Saturday, June 25, 2011


Welcome back to the Science Fiction Fantasy Saturday. Visit the other talented authors here.

Last week I posted the first six sentences of my upcoming book, Blowing Embers, an epic fantasy/paranormal romance, which will be released on July 1 – and is available for preorder now!

These six sentences follow the first six:

“Hold it fast,” Lady Agni yelled from the sideline, spurring a snake of annoyance to wind through Kiera’s chest.
Adrenalin shook her hands, numbed her lips. Further crisped the details of the horror coming for her: ruddy fur, erect on rippling shoulders. The needle white of bared teeth. The grunt of forced breath each time those massive front feet crushed circles into the snow. 
And then he was there. 

Thursday, June 23, 2011

On Politics and Human Nature

Thoroughly pissed off. That’s how I am feeling today, and most days. 

The rich just keep getting richer, the poor keep getting poorer, and the middle class is not just shrinking, but being pushed (shoved? stomped?) into the underclass.

The very banks and financial institutions that drove us into the second worst financial crisis in history (thanks in large part to a lack in government oversight), and created the most unemployment in our, our parents, and likely our grandparents’, memories are now repossessing the homes of the unemployed. They – the banks – never felt a prick. They never had to take any responsibility. No one lost their job, no one went under, and now they’re forcing unemployed families into the streets. People who are unemployed because of the banks' financial malfeasances.

It is beyond ironic. Beyond horrifying. Instead, in my mind, it sits atop a sandy plateau in the middle of a desert on a day when the sun is so brightly burning that everything looks orange, and waves rise from the flattened brown earth. Surreal. Murderous.

Every day the U.S. looks less and less like a first world country, and more like a member of the third world. Where justice is bought and sold, where only the rich get the goods, and where everyone else starves, goes without, and dies both early and often.

Ethics dictate that honorable people don’t let their neighbor’s children starve. Here, not only do we let them starve, we’re taking away their medical care, too. Theirs, the elderly’s, the disabled’s. Medicaid and medicare. The safety net for the helpless.

Is it a burden on society? Sure it is. Absolutely. But shouldering responsibilities is part of what makes us grown-ups.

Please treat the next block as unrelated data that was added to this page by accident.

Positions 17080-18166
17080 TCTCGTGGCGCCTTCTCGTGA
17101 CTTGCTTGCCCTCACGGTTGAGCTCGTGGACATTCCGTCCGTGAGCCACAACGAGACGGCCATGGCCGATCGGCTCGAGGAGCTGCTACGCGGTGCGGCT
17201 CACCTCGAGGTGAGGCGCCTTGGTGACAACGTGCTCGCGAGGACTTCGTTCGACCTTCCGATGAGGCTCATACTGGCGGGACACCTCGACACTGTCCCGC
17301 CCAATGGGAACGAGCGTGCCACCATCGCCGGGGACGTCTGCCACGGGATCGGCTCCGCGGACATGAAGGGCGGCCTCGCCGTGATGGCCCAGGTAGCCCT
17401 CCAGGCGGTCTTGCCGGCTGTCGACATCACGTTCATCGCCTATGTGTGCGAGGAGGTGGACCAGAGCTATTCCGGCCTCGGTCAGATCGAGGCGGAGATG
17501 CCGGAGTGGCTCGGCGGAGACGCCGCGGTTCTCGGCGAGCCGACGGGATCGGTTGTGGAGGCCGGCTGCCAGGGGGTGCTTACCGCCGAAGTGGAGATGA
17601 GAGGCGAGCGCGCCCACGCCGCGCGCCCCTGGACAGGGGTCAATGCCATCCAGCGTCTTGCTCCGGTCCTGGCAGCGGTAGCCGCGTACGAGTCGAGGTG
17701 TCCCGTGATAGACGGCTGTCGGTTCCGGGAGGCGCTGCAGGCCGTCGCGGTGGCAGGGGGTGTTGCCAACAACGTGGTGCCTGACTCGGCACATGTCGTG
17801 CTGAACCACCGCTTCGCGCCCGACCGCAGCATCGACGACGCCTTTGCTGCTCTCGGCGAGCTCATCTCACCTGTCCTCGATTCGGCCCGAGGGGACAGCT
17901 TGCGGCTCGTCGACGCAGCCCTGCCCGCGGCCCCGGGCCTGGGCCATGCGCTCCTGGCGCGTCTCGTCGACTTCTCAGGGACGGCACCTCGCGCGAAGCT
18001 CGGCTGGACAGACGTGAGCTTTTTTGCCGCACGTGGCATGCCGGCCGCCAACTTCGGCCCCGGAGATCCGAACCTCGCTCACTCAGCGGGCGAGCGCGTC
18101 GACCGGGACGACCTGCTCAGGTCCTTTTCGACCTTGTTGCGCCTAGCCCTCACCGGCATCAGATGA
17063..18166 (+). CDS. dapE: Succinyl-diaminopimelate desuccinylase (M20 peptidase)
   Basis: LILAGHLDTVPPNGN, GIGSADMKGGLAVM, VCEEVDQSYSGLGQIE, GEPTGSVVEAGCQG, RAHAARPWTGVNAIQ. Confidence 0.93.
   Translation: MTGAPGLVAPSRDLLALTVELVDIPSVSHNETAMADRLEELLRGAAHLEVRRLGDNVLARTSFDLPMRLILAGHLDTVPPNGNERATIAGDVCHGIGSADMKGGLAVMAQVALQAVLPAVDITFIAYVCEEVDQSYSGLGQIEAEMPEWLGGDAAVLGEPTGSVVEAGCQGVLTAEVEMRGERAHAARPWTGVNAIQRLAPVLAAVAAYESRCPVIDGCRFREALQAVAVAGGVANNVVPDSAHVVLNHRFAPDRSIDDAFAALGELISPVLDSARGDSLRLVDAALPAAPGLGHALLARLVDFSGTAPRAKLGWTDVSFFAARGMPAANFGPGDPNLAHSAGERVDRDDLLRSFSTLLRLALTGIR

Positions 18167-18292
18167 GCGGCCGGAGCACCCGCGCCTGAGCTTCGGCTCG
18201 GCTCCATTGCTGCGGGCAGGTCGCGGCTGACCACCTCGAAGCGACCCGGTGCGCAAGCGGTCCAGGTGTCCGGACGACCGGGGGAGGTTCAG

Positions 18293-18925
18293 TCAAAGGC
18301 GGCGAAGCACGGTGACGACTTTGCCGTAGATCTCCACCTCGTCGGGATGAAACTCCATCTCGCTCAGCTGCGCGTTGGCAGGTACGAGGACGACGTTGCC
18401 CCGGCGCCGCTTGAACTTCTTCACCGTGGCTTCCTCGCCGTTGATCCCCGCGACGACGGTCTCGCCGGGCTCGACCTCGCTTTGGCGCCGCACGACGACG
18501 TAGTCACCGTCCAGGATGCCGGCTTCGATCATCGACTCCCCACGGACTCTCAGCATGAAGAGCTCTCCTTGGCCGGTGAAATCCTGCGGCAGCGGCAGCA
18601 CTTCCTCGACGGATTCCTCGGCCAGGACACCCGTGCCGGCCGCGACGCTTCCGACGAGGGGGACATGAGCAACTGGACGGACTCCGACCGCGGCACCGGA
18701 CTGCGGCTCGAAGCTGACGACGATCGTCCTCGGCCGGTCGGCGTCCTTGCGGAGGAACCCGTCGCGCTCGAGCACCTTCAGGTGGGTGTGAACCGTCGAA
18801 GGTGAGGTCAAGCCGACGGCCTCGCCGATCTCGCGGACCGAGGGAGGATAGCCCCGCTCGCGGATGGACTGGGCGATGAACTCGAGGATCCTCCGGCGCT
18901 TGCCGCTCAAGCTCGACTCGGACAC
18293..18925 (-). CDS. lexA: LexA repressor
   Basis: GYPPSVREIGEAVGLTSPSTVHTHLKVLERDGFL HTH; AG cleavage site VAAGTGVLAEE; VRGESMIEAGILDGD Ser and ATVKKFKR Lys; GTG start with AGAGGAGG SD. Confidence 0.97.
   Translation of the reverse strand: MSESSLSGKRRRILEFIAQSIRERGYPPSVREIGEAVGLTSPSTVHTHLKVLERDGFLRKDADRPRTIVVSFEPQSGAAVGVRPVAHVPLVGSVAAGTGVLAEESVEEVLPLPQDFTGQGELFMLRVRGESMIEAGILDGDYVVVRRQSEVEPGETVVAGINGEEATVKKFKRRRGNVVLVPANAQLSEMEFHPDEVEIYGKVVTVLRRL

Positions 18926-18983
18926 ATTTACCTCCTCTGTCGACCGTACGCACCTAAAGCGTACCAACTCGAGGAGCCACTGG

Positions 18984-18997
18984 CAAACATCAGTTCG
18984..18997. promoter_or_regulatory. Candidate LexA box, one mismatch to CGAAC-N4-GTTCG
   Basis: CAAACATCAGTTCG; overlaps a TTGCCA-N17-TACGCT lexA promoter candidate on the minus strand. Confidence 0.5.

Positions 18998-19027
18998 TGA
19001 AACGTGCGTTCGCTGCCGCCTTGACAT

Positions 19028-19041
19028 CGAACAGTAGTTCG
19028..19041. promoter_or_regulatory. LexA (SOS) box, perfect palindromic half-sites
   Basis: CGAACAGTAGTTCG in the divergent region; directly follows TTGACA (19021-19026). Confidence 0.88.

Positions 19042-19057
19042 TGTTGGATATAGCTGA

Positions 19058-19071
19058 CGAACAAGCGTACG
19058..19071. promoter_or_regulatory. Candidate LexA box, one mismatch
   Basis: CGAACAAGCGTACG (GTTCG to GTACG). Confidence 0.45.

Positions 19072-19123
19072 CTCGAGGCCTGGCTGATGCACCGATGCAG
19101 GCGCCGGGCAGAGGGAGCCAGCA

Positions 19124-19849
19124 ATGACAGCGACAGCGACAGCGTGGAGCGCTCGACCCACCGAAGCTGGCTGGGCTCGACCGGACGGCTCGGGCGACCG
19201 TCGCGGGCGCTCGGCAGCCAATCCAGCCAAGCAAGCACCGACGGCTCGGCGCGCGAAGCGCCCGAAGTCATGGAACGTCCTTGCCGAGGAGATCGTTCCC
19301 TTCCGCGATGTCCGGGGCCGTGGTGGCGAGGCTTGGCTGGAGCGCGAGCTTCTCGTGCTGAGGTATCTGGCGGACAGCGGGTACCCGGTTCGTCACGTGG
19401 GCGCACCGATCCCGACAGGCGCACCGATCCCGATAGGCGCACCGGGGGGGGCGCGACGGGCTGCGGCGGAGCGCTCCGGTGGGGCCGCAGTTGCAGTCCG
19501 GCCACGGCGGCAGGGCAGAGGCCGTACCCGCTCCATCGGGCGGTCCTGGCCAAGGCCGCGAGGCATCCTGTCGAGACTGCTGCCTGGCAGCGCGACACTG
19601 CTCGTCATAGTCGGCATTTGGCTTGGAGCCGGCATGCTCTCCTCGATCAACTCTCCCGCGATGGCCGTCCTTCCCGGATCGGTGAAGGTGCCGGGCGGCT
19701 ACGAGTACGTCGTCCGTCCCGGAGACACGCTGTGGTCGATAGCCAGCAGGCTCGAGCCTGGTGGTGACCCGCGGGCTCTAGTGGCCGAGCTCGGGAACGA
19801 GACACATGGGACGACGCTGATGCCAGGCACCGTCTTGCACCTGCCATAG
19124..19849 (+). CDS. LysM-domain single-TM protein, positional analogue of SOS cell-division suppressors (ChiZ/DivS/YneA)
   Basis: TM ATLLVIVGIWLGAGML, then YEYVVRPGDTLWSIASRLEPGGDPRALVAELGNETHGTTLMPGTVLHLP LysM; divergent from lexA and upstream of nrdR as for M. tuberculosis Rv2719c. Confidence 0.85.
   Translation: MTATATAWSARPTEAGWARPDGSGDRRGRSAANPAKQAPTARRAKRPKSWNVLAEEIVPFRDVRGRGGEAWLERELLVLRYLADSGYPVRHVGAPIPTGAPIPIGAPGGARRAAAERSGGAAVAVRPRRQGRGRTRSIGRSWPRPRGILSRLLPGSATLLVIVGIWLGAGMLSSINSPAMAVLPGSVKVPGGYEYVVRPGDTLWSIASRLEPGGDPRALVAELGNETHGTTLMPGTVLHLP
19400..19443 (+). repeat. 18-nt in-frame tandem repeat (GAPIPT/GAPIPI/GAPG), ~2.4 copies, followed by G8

So, as a society are we regressing to childhood?

I wish I could blame the rich for the gamesmanship, and their greed, and their obscene obsession with acquiring wealth, even as their sister and fellow countryfolk starve, and die.

But we all do it. Here in America.

How many of us think of others when we get a raise? How many of us care an inkling about the suffering of animals in shelters, or the way beef cattle or egg-producing chickens are being treated? How many of us give one tiny shit – even a passing thought – to the people living on the street? How many of us care enough to even feel badly when someone’s child is abducted?

And during any given year, how many of us do one thing – even one – for someone worse off than us?

And that is precisely what the superrich think of you. Or, rather, they don’t.

It’s a disease, and it’s called selfishness. It infects our emotions, our intellect, and our ethics. It manifests as apathy, and greed, and jealousy, and murder, and theft, and adultery, and self-pity, and a hundred other things. It often motivates despair, and urges us to seek happiness. It’s so commonplace most of us don’t even notice it, whether in ourselves or others.

Right here at this juncture is where I’m supposed to reveal some witty truth, some kernel of knowledge that will make you slap your forehead and want to do better.

I don’t have one.

I think the only solution is moral/ethical, emotional, and intellectual maturity, not just of us as individuals, but of societies. I don’t see it on the horizon. In fact, I don't see it anywhere, and that fact leaves me sick at heart.

Saturday, June 11, 2011

Six Sentence Sunday #13

Welcome to this week’s Six Sentence Sunday post! (Visit the other fab writers here.) I continue to post from Blowing Embers, the second chapter in The Embers Series, a paranormal romance/epic fantasy, set to be released in July.

Today’s snip starts right after where we left off last time. (If you’d like to refresh your memory, the prior six is posted here.)

But Laszlo slammed open the door a handful of minutes later. Without preface, he stalked to where she stood next to the window and lifted her chin with a hand. With gentle fingers, he touched her swollen eye. He pressed his lips into a thin line and looked into her face.
 A smile lifted her lips at the worry he strove so hard to conceal, but it was there, lurking just below the surface. The jaw he clenched, the eyes that narrowed just a fraction.

Friday, June 10, 2011


This is my first week posting for Science Fiction Fantasy Saturday. Woo hoo! Visit the other talented authors here.

In introduction, I am posting the first six sentences of my upcoming book, Blowing Embers, an epic fantasy/paranormal romance, which will be released in July. 

Some say Death glides in on angel-black wings while others say that it kisses away one’s last breath like a gentle grandmother. Kiera’s reaper, however, hurtled down the frosted field on four razor-clawed feet.
Narrowed eyes sharpened the terrifying vision of more than two thousand pounds of raging bear, leaping as he ran, and larger with every heartbeat.

So much larger.
Again she set her feet and leaned forward, hands up. Her throat squeezed when she swallowed.